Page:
top of page
Search
  • Writer's pictureBronwyn Kelly

Australians value peace not war.


The guiding principles for reform of defence legislation run counter to the values of Australians


Australia’s Assistant Minister for Defence, Matt Thistlethwaite, has recently completed a consultation program about proposed reforms of Defence legislation. Submissions on the consultation paper have closed but before decisions are made about the reforms it is worth commenting on the principles being used by the Defence Department to finalise the reforms because these principles do not align with the values of Australians.


Australian politicians delight in asserting that they are standing up for “our values”. Most recently Foreign Affairs Minister Penny Wong at the National Press Club made the case that


our foreign policy must be an accurate and authentic reflection of our values and interests – of who we are and what we want. … Our focus must be on what we need to do so we can live according to our own laws and values, determined by our own citizens.


It’s hard to imagine any Australian disagreeing with this but as yet no politician has taken the trouble to ask Australians what they actually value. Nor has there been any effort to design a community engagement program where Australians can be given an open, inclusive and politically neutral space to “determine” their national values and provide them as guidance to parliaments when they are considering laws that will support our strategic interests in our region of the world. What values is Wong speaking of? Who knows?


Doubtless Wong would assert that in a representative democracy it is elected parliaments and executive governments that are licensed by the electoral system to determine our values on our behalf. She would perhaps assert that this equates to a citizens’ determination. This might be a defensible argument if she actually said what those values were. But when politicians speak about Australian values they rarely, if ever, state what they are assuming.


If pressed it is likely that some might trot out “democracy” or “equal opportunity” or the “fair go” as our core values. Lately, some in the Labor Party have begun to spruik “inclusion”. But political discourse does not venture much beyond that. Wong herself goes no further towards painting the picture of what we value than that we want to be “pursuing our own prosperity, making our own choices, and respecting but not deferring to others”. This hardly distinguishes us from any other nation and yet all other political discourse on our values suggests that we and they are somehow unique.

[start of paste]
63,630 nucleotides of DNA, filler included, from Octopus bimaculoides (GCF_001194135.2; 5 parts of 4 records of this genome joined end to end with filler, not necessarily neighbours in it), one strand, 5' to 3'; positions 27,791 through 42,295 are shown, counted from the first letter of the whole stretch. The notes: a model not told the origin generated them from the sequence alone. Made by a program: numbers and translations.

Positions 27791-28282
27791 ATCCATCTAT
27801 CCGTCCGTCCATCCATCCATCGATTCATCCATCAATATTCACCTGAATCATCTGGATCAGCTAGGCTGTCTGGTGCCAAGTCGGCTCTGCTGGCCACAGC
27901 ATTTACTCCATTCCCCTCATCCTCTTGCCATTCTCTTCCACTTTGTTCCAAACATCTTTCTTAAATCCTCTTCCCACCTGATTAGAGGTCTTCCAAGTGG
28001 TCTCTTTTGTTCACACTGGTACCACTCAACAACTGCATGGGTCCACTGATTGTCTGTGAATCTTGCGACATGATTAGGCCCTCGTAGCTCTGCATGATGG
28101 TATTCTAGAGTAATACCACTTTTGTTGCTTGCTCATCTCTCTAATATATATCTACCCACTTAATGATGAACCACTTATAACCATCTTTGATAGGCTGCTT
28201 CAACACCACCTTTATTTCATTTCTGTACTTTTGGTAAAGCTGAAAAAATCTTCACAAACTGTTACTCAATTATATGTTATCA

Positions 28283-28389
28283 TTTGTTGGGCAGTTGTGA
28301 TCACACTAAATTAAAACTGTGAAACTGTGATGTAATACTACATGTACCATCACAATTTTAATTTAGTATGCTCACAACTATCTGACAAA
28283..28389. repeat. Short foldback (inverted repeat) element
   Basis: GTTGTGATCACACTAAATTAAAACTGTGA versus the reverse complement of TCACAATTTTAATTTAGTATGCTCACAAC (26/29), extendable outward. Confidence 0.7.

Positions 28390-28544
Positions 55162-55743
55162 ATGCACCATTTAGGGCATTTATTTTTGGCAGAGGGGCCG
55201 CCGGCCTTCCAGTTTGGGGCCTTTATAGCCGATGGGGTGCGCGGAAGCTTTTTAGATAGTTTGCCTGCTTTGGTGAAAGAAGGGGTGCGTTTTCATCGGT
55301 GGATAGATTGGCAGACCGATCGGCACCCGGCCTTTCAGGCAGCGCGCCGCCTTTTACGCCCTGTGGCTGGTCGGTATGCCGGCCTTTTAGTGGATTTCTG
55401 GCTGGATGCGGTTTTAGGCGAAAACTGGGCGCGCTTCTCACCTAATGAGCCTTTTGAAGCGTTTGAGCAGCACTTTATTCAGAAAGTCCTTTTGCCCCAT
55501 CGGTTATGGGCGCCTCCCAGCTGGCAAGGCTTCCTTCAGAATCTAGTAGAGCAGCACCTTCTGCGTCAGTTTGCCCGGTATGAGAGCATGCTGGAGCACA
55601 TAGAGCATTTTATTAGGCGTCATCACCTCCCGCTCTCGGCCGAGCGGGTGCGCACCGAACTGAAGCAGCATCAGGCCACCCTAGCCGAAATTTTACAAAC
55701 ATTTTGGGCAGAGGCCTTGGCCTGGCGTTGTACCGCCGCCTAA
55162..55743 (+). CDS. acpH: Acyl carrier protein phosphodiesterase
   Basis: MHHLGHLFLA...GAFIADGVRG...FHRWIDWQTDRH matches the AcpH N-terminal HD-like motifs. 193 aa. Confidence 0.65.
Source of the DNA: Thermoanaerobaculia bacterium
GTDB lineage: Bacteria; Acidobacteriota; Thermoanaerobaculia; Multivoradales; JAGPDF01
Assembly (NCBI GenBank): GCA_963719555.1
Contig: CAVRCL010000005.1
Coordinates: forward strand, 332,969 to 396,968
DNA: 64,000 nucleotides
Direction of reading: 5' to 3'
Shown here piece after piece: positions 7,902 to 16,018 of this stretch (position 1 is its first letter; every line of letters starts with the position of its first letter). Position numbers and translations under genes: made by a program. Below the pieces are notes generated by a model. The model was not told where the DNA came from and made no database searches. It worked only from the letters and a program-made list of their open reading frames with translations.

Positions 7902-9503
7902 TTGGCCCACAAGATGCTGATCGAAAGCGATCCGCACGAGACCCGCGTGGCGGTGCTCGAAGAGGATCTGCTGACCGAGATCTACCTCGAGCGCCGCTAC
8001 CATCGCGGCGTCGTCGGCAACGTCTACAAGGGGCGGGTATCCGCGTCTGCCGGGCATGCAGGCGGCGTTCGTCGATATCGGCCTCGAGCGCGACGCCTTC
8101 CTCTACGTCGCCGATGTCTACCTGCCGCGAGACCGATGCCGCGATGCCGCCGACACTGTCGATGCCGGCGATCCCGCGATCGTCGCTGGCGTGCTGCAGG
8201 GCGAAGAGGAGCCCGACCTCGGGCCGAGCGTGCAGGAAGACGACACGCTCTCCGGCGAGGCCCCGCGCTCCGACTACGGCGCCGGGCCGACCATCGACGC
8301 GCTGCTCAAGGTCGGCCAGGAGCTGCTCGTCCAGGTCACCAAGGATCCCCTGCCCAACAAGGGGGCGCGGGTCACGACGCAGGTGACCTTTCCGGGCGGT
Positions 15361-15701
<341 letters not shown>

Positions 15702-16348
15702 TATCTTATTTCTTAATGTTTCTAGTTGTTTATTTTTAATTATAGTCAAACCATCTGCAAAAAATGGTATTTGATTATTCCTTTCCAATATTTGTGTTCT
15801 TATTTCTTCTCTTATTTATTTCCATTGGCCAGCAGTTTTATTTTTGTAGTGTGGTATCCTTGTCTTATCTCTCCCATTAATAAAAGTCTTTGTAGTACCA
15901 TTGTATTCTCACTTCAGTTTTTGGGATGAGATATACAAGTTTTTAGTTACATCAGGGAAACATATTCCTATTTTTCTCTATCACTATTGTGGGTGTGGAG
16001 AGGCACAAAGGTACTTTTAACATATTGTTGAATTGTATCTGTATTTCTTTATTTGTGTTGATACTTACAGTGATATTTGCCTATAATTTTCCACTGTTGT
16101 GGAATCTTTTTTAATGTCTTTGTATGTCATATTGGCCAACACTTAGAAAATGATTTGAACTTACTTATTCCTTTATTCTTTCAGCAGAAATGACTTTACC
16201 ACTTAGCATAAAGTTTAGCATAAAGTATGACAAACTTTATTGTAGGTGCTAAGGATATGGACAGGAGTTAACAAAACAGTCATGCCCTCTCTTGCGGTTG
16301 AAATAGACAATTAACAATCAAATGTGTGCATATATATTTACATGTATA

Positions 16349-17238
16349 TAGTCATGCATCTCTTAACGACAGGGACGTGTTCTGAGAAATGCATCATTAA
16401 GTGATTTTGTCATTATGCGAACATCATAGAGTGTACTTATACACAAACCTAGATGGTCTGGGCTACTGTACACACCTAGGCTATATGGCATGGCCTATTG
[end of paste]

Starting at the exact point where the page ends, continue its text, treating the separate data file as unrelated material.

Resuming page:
It may well be a valid claim to say we are unique in our political arrangements. This may be what our leaders from Labor have in mind when they persist that we must navigate the world by “cooperating where we can, disagreeing where we must, and managing our differences wisely”. That is the sort of platitude to which our values may be reduced when we allow ourselves to view the world solely through the prism of politics.


But everyday Australians do not develop their values entirely through that prism. When asked about what they value they do not limit themselves to political reference points and ideological terms. They articulate a human-focused array of values which certainly includes democracy, equal opportunity and the fair go but also goes way beyond that to quite particular aspirations that they have for the safety and wellbeing of themselves, their children and whoever they love, the whole society they live in and for the whole world’s human community. They articulate the type of community and world to which they want to belong and, when given the chance, sketch out the features of what wellbeing means for them in aspirational terms evocative of a great longing for peace, security, harmony and love.


The fact that they do this – and what they say when they are given the chance to do it – is something I have shown in my book, The People’s Constitution: the path to empowerment of Australians in a 21st century democracy. The evidence shows that when we look back over the responses of Australians in recent decades in surveys, community discussions, local planning processes, focus groups and other research programs, it is apparent that Australians value peace, not war. Peace is perhaps our most enduring value in the post World War II period, although you wouldn’t know it when it is drowned out by political posturing and blatant drums-of-war propaganda. You wouldn’t know it if all you attended to was the militaristic discourse that has been pushed onto Australians since Gallipoli which celebrates war.